‘Hepatocellular carcinoma (HCC), the main form of primary liver cancer, is one of the leading causes of tumor-related death worldwide’
Oncotarget published “Global DNA hypermethylation pattern and unique gene expression signature in liver cancer from patients with Indigenous American ancestry” which reported that contrasting with this pattern, the age structure of HCC in Andean people displays a bimodal distribution with half of the patients developing HCC in adolescence and early adulthood.
To deepen the understanding of the molecular determinants of the disease in this population, the authors conducted an integrative analysis of gene expression and DNA methylation in HCC developed by 74 Peruvian patients, including 39 adolescents and young adults.
While genome-wide hypomethylation is considered as a paradigm in human HCCs, the analysis revealed that Peruvian tumors are associated with a global DNA hypermethylation.
Remarkably, the development of this HCC subtype occurs in patients with one of the four Native American mitochondrial haplogroups A-D.
Finally, integrative characterization revealed that Peruvian HCC is apparently controlled by the PRC2 complex that mediates cell reprogramming with massive DNA methylation modulating gene expression and pinpointed retinoid signaling as a potential target for epigenetic therapy.
Dr. Pascal Pineau from The Unité Organisation Nucléaire et Oncogenèse and Dr. Stéphane Bertani from The Université de Toulouse said, “Hepatocellular carcinoma (HCC), the main form of primary liver cancer, is one of the leading causes of tumor-related death worldwide.”
“Hepatocellular carcinoma (HCC), the main form of primary liver cancer, is one of the leading causes of tumor-related death worldwide.”
This molecular classification of HCCs relies almost exclusively on genomic data from HCC patients of North America, Asia-Pacific, and Europe.
People with Indigenous ancestry remain starkly underrepresented in cancer genomics studies, which eventually limits the usefulness of available molecular classifications for these populations.
Accordingly, the peculiar presentation of HCC in the Andean Native people of Peru supports the idea that liver cancer pathogenesis might be modulated by the patients’ Indigenous American background, either through their genetic architecture or by anthropological determinants conditioning individual exposome.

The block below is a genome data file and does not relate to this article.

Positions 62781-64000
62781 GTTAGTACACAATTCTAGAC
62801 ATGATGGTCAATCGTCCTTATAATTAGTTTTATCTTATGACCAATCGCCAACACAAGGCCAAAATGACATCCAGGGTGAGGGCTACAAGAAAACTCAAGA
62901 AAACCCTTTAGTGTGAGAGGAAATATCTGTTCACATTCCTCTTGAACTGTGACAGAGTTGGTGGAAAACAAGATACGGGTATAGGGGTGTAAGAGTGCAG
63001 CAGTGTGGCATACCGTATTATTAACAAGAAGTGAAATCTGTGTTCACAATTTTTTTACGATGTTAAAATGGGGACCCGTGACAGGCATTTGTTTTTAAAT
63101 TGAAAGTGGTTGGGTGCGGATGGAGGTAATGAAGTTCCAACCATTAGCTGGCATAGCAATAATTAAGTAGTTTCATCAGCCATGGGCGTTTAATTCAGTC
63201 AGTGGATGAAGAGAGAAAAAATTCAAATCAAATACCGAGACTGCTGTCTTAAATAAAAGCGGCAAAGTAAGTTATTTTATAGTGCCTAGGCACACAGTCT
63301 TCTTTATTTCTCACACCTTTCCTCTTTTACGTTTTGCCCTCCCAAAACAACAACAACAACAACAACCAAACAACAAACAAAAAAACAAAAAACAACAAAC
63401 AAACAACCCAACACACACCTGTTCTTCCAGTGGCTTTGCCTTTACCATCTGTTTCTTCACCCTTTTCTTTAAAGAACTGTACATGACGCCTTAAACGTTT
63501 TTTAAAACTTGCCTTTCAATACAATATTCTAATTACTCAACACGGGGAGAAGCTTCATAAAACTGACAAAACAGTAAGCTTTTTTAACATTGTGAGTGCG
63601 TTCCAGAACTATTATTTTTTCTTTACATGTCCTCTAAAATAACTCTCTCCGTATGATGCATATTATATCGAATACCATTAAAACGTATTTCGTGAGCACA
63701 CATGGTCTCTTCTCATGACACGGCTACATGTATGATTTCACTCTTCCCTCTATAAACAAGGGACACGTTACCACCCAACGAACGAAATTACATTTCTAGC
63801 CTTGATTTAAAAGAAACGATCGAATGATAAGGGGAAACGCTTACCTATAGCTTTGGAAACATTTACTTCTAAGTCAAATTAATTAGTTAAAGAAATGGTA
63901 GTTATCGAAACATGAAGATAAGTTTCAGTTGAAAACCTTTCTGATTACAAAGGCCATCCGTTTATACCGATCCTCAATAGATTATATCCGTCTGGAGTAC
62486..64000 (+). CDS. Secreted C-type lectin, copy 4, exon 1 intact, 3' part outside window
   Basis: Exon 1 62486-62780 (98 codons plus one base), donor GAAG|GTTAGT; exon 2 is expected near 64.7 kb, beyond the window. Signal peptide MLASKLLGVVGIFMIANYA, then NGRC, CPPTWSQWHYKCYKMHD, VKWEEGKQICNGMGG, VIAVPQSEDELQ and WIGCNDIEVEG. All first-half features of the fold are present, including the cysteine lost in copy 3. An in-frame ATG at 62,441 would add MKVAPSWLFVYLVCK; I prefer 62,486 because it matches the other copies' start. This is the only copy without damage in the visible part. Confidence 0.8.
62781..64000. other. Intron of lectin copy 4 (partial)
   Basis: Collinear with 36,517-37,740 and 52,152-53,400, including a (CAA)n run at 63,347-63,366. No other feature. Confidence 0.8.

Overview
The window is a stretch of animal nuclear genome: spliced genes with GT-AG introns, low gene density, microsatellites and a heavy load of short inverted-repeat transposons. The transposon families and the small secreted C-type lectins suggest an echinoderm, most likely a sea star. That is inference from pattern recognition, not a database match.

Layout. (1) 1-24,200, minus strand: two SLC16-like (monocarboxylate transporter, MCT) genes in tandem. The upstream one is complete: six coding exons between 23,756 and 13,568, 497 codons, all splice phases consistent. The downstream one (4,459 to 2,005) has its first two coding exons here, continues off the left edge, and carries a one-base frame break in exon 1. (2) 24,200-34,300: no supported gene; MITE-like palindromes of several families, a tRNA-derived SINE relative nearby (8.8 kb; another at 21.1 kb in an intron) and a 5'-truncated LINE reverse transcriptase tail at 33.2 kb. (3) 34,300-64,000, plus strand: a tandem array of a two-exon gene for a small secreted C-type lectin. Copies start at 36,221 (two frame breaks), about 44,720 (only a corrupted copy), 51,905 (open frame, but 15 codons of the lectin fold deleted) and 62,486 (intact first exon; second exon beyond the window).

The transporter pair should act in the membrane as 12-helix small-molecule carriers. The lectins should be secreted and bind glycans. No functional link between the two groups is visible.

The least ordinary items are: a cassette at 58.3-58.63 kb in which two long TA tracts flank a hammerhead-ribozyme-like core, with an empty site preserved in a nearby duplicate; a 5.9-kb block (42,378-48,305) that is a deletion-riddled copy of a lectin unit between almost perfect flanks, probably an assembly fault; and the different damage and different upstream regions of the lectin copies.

Altogether, the findings uncover a major role for anthropological background in molecular oncology with the characterization of a clinically relevant molecular subtype of HCC in patients with Indigenous American ancestry.
The present study represents the first integrative genomics characterization of a molecular subtype of cancer that preferentially affects people with Indigenous ancestry.
The Pineau/Bertani Research Team concluded in their Oncotarget Research Output that the findings have implications for the development of therapeutics tailored to this newly identified molecular subtype of HCC.
Some authors have discussed the role of RA action in the prevention and treatment of MYCN-positive liver cancer stem cells, and it is apparent that a profound alteration of retinoid signaling is a crucial characteristic of Peruvian HCC.
Herein, clonogenic assays have demonstrated in vitro the ability of RA to block the proliferation of HCC cells that have a constitutive defect of the retinoid signaling pathway.
This preliminary result would represent a new avenue in molecularly-targeted therapy: the reversal and maintenance of HCC cells into a metastable innocuous hepatocyte phenotype by active, RA-mediated DNA methylation reprogramming.
The present study establishes a foundation for the dissection of the functional importance of RA-mediated epigenetic control in HCC and therapeutics tailored to patients with Indigenous American ancestry.
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Keywords – hepatitis B virus, indigenous people, integrative genomics, liver cancer
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Ryan James Jessup
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